Legalization | 04.28.2022

Bill To Federally Decriminalize Marijuana Is Expected To Pass

It's been decades since Reagan declared the war on drugs, and a new bill hopes to eliminate all that his presidential era has caused by finally decriminalizing marijuana at a federal level.

There’s some positive momentum in the House this week, with all signs pointing to a future where federally decriminalized marijuana isn’t just some far-fetched fantasy.

Congress is impressively shifting, once again, decades after Reagan declared the war on drugs which only brought more pain and strife to communities throughout the country.

The Bill That Could Change It All

According to The Hill, the House looks just about ready to pass legislation that would remove marijuana from its status as a controlled substance, federally decriminalizing the plant through and through.

Thankfully, the core motivation to introduce and discuss the bill stems from the decades of wrongful sentencing, disproportionately impacted communities, and the constantly-failing outcomes of the war on drugs and the turmoil it’s spread across the nation.

The Hill reports Rep. Earl Blumenauer (D-Ore.), a co-chair of the Congressional Cannabis Caucus, explaining the need for reform, “This Congress represents a sea of change.”

Furthermore, Blumenauer added, “What we have seen is that the majority of people now realize that the war on drugs failed…Drugs are more accessible and cheaper and more potent and dangerous. Nobody won this war, except people who were involved with the drug dealers themselves.”

Most Democratic lawmakers are happily on board with the new bill, alongside Senate Majority Leader Charles Schumer (N.Y.). Additional information has yet to be shared from lawmakers regarding the bill’s future and whether it’s expected to be approved.

The MORE Act Explained

Photo by
Erik Mclean / Pexels

Although the MORE Act stipulates that it would only decriminalize marijuana, this is a huge step forward if we ever want to reach federal legalization.

The MORE Act would decriminalize cannabis by removing it from the list of scheduled substances under the Controlled Substances Act. This means that using, possessing, growing, and distributing marijuana would no longer be a crime.

Some other details about the More ACT include the following;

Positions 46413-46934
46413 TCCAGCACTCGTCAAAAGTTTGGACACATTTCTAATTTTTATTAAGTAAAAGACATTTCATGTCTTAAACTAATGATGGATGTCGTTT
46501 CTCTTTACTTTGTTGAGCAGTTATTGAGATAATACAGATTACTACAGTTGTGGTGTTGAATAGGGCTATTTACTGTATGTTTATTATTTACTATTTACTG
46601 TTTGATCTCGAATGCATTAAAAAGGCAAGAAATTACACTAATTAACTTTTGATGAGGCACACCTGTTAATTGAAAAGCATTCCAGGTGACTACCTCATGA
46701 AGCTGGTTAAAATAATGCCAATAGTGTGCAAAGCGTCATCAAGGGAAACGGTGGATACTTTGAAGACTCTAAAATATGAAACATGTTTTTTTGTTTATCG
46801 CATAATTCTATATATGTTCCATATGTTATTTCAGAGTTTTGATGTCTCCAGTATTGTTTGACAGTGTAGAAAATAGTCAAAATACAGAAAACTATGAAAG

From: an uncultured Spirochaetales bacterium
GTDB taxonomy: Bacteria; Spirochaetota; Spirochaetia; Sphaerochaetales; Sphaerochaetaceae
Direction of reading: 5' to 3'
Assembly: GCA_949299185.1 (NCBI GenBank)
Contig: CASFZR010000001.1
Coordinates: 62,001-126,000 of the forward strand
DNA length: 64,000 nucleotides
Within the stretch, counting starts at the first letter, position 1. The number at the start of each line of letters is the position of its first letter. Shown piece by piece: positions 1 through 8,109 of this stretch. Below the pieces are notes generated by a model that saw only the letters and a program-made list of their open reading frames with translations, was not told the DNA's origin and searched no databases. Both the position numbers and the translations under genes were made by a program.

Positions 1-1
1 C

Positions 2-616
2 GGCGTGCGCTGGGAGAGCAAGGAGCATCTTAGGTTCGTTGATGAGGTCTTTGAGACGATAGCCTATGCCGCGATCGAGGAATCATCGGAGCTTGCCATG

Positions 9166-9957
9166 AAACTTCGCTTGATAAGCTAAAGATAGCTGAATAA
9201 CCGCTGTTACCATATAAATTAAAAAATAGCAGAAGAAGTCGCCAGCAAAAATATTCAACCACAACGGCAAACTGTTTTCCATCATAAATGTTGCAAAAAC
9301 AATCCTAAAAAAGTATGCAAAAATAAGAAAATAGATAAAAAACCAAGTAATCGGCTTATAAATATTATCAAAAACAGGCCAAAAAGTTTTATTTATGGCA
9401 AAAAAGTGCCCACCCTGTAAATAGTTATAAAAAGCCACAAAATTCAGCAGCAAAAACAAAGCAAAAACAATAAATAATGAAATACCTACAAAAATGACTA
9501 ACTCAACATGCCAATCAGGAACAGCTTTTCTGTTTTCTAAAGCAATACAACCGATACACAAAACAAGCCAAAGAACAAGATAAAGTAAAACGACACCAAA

• Referring to the plant as cannabis instead of marijuana or marihuana
  • Creates a trust fund along with various programs to aid entrepreneurs and businesses located in communities most impacted by the war on drugs
  • Establishes a clear process to expunge records and hold sentence hearings regarding those incarcerated for cannabis crimes
  • Makes it illegal to deny someone federal public benefits based on past marijuana convictions
  • Makes it illegal to deny someone benefits and protections under immigration laws based on past marijuana convictions
  • Studies the societal impacts of marijuana
  • Offers Small Bussiness Administration loans and services
  • Establishes an excise tax on cannabis products and an occupational tax on marijuana facilities and export warehouses

Similar Progressive Measures

Congress’ stance on marijuana doesn’t stop at federal decriminalization but the other bits and pieces that would make the cannabis industry a safer, more equitable place.

More recently, reports say the Senate passed a bill last week to allow further in-depth scientific research on medical marijuana, its many cannabinoids, especially the anxiety and pain-relieving compound cannabidiol (CBD).

A couple of House votes throughout 2021 shed light on the dangers of operating such a profitable industry on a cash basis. According to The Hill, these measures were designed to allow cannabis businesses to utilize traditional banking services and credit cards, reducing the risk of break-ins.

Finally, cannabis arrests aren’t the only criminal convictions on Congress’ minds. Last fall, the House passed a bill to remove federal disparity in prison sentences for individuals charged with crack or cocaine offenses.

The Hill reports that the bill was likely to pass, considering it saw support from major law enforcement organizations like the Major Cities Chiefs Association and conservative groups like Americans for Prosperity and FreedomWorks.

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